Dire Critical Distance

It’s been observed that under my direction, TWIVGB roundups have gone up later than usual. There are a couple reasons for this, partly internal and partly related to my work schedule: I tend to work eight-hour shifts on both Saturday and Sunday, and the last thing I want to do after those is spend another few hours at the computer.

I’m looking at changing my work schedule to free up more time on the weekends in the future, so hopefully they’ll start appearing closer to their normal time (although probably in the afternoon, to accommodate last-second submissions). Also, I’m finally on my winter break from work this Thursday, so we might start seeing these changes before the new year (cross your fingers).

All this said, I thought it’d be valuable to outline just what goes into a TWIVGB– at least those that I write. Keep in mind that we still have a large stock of regular contributors. One of them, our ever-diligent Eric Swain, has even done his own post about it (a post which eventually would result in me joining the CD staff). My process isn’t his, but there is a bit of overlap.

(Also, mine will use Phoenix Wright pictures for illustration, because I don’t know how to capture your attention except with funny pictures.)

Stage 01: Shortlisting

I get between 500-1300 articles on my feed reader in a given 24-hour period. Tuesday through Thursday are peak days; Sunday is a ghost town. Regardless, this ends up being an awful lot to sift through on a daily basis. So rather than methodically read through each one, I highlight the more promising ones (based on title, author, publication, subject, opening paragraphs, etc) to take a further look closer to publication day. I try to be as generous in this process as possible and give authors the benefit of the doubt as much as possible. Not everything has a strong opener or a provocative title. And just because something has been addressed before doesn’t mean another author can’t put a unique spin on it.

Stage 02: Submissions

Per TWIVGB’s tradition, we welcome submissions by email and Twitter. Some choose to send these directly to my personal email, which is fine. Some of the links overlap with the shortlist but many do not. Indeed, if not for a reader submission, I would have overlooked Robert Yang’s war piece on Radiator (I know— it just goes to show what a deluge it’s been that I could’ve overlooked such a feed), which is easily one of my favorite blog posts from the last few months.

Stage 03: Trimming and Blurbing

I load collected reader and submission links into browser tabs and go through them one by one, creating a running list in a Word document with author, URL and a summary. This is where the second shortlist takes shape. Generally I look for the following things:

  • Length. I don’t do word- or paragraph counts, but I’m a firm believer that you can’t truly engage in a topic without taking up a bit of space on it. An article which is composed more of splash image than text is automatically closed.
  • Depth. Does the article show a willingness to get elbows-deep in their subject matter? Do they elaborate on the claims they make? Do they reach interesting conclusions?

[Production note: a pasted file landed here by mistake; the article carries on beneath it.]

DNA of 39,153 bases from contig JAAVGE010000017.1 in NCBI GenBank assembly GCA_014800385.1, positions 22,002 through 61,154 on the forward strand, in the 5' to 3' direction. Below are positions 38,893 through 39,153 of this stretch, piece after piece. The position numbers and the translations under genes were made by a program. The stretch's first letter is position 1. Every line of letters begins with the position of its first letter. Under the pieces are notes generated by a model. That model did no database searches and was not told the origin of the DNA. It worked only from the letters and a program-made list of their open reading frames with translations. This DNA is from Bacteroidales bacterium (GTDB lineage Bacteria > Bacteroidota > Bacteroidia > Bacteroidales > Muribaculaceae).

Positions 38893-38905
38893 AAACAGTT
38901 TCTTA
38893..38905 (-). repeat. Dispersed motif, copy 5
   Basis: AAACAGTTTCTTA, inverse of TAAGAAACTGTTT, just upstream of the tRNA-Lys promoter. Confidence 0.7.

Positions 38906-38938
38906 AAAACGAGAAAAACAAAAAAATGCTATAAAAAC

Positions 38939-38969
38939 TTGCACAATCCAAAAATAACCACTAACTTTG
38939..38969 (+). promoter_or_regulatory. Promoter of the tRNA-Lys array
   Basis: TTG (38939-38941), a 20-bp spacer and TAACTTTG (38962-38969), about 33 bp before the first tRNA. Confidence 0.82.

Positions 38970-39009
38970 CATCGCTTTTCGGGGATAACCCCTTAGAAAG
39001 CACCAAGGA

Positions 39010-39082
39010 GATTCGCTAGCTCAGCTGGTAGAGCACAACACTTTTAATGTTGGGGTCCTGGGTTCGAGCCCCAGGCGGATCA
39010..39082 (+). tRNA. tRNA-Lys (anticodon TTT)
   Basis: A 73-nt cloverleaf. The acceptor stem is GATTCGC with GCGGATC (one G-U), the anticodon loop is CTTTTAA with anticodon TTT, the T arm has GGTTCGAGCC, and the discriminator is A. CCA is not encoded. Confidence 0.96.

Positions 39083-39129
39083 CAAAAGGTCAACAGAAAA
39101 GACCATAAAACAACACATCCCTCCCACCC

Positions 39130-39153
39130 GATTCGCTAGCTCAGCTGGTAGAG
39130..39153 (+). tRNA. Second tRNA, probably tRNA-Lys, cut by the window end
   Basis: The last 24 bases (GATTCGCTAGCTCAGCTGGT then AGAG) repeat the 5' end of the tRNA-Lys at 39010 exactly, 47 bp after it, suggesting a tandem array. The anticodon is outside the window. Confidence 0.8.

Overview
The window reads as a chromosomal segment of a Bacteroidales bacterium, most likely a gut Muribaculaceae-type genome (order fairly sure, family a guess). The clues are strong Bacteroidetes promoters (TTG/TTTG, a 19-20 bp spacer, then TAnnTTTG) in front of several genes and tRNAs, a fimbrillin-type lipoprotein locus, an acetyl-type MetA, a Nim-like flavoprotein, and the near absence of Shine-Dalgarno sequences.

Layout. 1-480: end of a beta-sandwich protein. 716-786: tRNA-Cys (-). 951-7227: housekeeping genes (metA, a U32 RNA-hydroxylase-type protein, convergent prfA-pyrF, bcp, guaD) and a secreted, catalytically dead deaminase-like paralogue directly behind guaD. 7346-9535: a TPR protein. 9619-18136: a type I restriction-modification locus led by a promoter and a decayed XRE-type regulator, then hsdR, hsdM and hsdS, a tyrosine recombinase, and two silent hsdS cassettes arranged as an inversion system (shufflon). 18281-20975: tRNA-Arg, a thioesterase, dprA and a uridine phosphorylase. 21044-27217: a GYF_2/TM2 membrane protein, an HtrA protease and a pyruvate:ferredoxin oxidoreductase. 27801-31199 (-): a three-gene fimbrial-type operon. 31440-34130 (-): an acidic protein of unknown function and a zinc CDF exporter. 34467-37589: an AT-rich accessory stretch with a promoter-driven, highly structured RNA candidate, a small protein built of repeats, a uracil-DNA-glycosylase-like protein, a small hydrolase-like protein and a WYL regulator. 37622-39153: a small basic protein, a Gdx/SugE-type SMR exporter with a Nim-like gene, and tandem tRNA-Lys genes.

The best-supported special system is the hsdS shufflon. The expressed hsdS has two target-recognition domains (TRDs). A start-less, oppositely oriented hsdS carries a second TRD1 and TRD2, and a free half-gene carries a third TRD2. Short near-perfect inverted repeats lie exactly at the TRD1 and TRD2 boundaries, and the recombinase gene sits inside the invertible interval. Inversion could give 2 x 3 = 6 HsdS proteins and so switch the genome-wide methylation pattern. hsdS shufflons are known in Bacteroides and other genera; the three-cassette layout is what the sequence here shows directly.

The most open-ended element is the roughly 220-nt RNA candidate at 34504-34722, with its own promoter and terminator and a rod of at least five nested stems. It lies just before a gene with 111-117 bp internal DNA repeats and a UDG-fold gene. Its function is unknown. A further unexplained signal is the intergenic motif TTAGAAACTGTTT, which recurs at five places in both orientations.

• Clarity of voice. I’ve been marking other people’s English essays since I was in high school. It’s easy to distinguish which authors have a comfortable grasp of their language and which don’t. This is a particularly big problem among young academics. As a result, I’m far more inclined toward presenting authors with clear, accessible language and a distinct point of view over either ambivalence or jargon.
  • Significance. Part of participating in any ongoing critical conversation is keeping track of important (or at least recurring) subjects on a daily, weekly and monthly basis. Grouping together articles which share a subject or theme helps get a real discussion going.
  • Uniqueness. As much as I can I want to showcase outsider posts, whether that means posts only tangentially related to electronic gaming or posts that come from authors outside the straight-white-cismale hegemony– or both. Cries of affirmative action can go hang themselves. I’d rather run a slightly denser article from a minority gamer than read yet another well-intentioned straight-white-cisman’s fluffy gesture toward feminism. (By all means, straight white cisdude authors, keep writing ally articles! But please do your homework first, or you end up sounding condescending and, worse, boring.)

If an article manages to grab me (and I do listen to input from submitters, especially in the case of including time-sensitive pieces), then I’m left with a Word doc of 18-30 fairly strong to very strong articles.

Stage 04: Sorting

To the best of my ability, I try to arrange the articles in my shortlist according to subject matter or theme. Articles regarding the same game may not always be grouped together, but articles which address similar themes will likely be grouped. Sometimes I create subheaders to make a note to myself how all these articles relate. I like to believe this gets me a multiplier bonus.

Stage 05: Write-up

Only then do I open up a new post in WordPress and begin actually doing the write-up, based upon my Word doc notes. I’ll generally re-open article links to grab pull-quotes, if I haven’t extracted them in advance. This can end up being the longest part and why my posts have been going up closer to midnight than 22:00. (Sob.)

Stage 06: Isn’t That Cute… BUT IT’S WRONG

The post is live! Celebrate! I can sleep! Crap, it has a typo. Crap, it has another. Crap, why do I even bother, why did Ben ask me to do this gig for him, why do I always end up doing them at the last minute after an eight hour work shift, FML, my world is empty, I feel hollow inside and sad.

Stage 07: DEATH

I resolve never to wait until the last minute again.

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